Lens review

Sony FE 50 mm f/2.5 G

29 March 2021
Maciej Latałło

3. Build quality

The following chart presents a comparison between basic parameters of different full frame 45-50 mm f/2.0-2.8 lenses. As you can notice, the Loxia is the heaviest but its aperture is also the fastest so the superior weight is understandable. The Sony 2.8/50 is physically the biggest for a change but it's a macro lens and its barrel has to allow more movements of the optical system than in case of traditional constructions. The Sony FE 50 mm f/2.5 G is hardly the smallest in this group but it remains the lightest.

In the photo below the Sony FE 50 mm f/2.5 G is positioned between the Sony 50 mm f/1.4, designed for reflex cameras, and the Voigtlander Apo-Lanthar 65 mm f/2.0 Macro. As you see, when it comes to physical dimensions, the new model is practically the same as the older but much faster Gauss construction. What's interesting, older 1.4/50 class lenses were hardly marketed as small and handy; meanwhile slower 2.5/40 and 2.5/50 instruments, which physical dimensions are, basically, the same, are touted as compact and easy to carry around. Perhaps it is true but only when you compare them to real 'beasts' constructed with contemporary mirrorless cameras in mind; however, objectively speaking, they are not that small.

Sony FE 50 mm f/2.5 G - Build quality

The tested lens starts with a metal mount that surrounds a rear element, 26 mm in diameter, and a contact plate. You don't see any oval frame like in the FE 2.5/40 G model. The area around the rear element is black and matt – there are no slits and you can't spot any electronic parts of the interior so, from this side, everything looks as it should.

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Sony FE 50 mm f/2.5 G - Build quality

The proper body of the lens is made of metal (black-painted aluminum) and starts with an immobile ring with the name and paramters of the lens, Sony logotype, the E-mount mark, a white dot, making an alignment with a camera easier, its serial number, and information that the lens was manufactured in China.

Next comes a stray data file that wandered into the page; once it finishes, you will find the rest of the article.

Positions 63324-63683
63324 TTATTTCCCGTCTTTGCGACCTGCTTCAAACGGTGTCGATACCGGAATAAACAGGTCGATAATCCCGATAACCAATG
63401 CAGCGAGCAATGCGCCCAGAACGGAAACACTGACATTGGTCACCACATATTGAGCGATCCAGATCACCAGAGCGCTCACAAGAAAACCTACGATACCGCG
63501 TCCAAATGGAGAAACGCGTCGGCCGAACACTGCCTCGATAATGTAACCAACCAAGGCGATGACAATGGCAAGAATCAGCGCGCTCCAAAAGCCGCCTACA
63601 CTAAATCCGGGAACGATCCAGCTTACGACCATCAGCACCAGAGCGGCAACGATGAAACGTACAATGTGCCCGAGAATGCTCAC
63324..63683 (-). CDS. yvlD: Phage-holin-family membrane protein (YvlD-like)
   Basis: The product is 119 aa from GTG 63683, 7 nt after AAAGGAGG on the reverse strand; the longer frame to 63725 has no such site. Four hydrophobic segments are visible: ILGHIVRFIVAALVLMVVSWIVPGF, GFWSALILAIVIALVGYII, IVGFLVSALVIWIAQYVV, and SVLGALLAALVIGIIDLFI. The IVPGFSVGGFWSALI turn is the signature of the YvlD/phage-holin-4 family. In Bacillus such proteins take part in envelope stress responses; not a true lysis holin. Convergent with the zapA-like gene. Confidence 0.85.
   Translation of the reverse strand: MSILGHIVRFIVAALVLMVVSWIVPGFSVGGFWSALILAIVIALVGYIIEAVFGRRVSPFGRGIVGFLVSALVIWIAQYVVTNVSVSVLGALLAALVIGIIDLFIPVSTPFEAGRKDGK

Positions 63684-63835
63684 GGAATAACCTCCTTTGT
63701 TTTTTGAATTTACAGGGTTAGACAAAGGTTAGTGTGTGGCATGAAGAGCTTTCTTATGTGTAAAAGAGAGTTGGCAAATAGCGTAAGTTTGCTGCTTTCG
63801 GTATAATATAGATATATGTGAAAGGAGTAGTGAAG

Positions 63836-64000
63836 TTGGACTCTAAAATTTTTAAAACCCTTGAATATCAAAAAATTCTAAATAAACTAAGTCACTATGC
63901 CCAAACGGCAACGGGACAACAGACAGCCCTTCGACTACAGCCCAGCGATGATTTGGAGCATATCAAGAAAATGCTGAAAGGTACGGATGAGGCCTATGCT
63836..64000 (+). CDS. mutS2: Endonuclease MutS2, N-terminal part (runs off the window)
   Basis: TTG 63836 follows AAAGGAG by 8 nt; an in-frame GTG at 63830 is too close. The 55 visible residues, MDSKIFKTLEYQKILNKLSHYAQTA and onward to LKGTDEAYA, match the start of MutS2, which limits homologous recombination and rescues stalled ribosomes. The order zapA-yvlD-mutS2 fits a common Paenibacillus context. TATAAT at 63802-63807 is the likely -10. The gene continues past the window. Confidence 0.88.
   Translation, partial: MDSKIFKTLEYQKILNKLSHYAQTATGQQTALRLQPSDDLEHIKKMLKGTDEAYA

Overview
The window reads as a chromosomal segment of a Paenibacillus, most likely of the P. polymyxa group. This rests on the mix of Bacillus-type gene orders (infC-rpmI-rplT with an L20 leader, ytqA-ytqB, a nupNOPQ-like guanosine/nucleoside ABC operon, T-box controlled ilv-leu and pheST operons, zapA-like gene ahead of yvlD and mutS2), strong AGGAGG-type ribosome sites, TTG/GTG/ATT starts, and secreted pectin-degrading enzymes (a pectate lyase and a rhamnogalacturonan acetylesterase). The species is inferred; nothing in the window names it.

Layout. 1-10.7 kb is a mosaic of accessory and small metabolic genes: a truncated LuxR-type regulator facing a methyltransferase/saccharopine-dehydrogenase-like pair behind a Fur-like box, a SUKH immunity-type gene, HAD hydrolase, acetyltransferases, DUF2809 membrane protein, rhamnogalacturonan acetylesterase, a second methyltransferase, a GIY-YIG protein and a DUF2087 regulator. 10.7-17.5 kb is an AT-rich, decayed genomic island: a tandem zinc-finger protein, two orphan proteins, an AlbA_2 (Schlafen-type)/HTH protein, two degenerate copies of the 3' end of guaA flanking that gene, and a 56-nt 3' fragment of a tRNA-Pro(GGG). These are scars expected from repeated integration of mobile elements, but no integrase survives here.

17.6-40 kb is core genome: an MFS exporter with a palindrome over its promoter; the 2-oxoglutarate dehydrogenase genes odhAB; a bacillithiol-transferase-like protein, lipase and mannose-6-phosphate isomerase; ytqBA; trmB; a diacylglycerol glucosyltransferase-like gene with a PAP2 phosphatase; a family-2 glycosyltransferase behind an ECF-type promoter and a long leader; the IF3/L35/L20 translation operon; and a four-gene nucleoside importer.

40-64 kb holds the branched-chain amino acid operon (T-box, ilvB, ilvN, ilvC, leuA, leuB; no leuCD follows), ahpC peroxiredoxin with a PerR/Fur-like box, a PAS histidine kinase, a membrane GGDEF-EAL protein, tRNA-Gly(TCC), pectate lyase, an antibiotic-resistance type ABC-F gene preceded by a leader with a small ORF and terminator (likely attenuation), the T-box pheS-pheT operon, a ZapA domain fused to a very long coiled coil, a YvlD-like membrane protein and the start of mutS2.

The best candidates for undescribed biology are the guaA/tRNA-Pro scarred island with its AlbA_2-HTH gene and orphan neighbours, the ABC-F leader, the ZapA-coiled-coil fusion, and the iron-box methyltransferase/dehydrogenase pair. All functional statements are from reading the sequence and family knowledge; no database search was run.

Sony FE 50 mm f/2.5 G - Build quality

Then you see an indentation in that immobile ring which swiftly turns into another part of the ring, of a slightly increased diameter. Here you find the focal length mark, and a G series mark, an aperture lock button (that can be also alloted other functions from the camera menu level), a focusing mechanism mode switch (AF/MF) and a CLICK ON/OFF toggle that is used to control the aperture ring.

Sony FE 50 mm f/2.5 G - Build quality

Further on there is an aperture ring, 11 mm wide; in the middle of it there is a narrower part with ribbing that is supposed to ensure you a firmer grip. The ring's working mode can be clickless or click-stopped every 1/3 EV.

Sony FE 50 mm f/2.5 G - Build quality

Near the end of the barrel you find a manual focus ring, as wide as 8 mm, completely covered by rubber ribs. It doesn't feature any distance or DOF scale. The ring is a focus-by-wire construction and its focus throw amounts to about 150-160 degrees, depending on how fast you turn it. Such a value allows you to set the focus with good precision.

The front element, just 20 mm in diameter, doesn't move. It is surrounded by a part of the barrel with inscriptions stating the name of the lens, and its parameters; then you see a non-rotating filter thread, 49 mm in diameter and a hood mount.

Sony FE 50 mm f/2.5 G - Build quality

When it comes to optical construction you deal here with 9 elements put in 9 groups; one of them is made of low dispersion ED glass and two are aspherical in shape. Inside you can also find a round aperture with 7 diaphragm blades; it can be closed down to a value of f/22 at the maximum.

Buyers get in the box with the lens: both caps, and a hood. The hood's shape is really interesting and the cap fits it well so, in practice, you can put the cap on the lens or on the hood, as you like it.

Sony FE 50 mm f/2.5 G - Build quality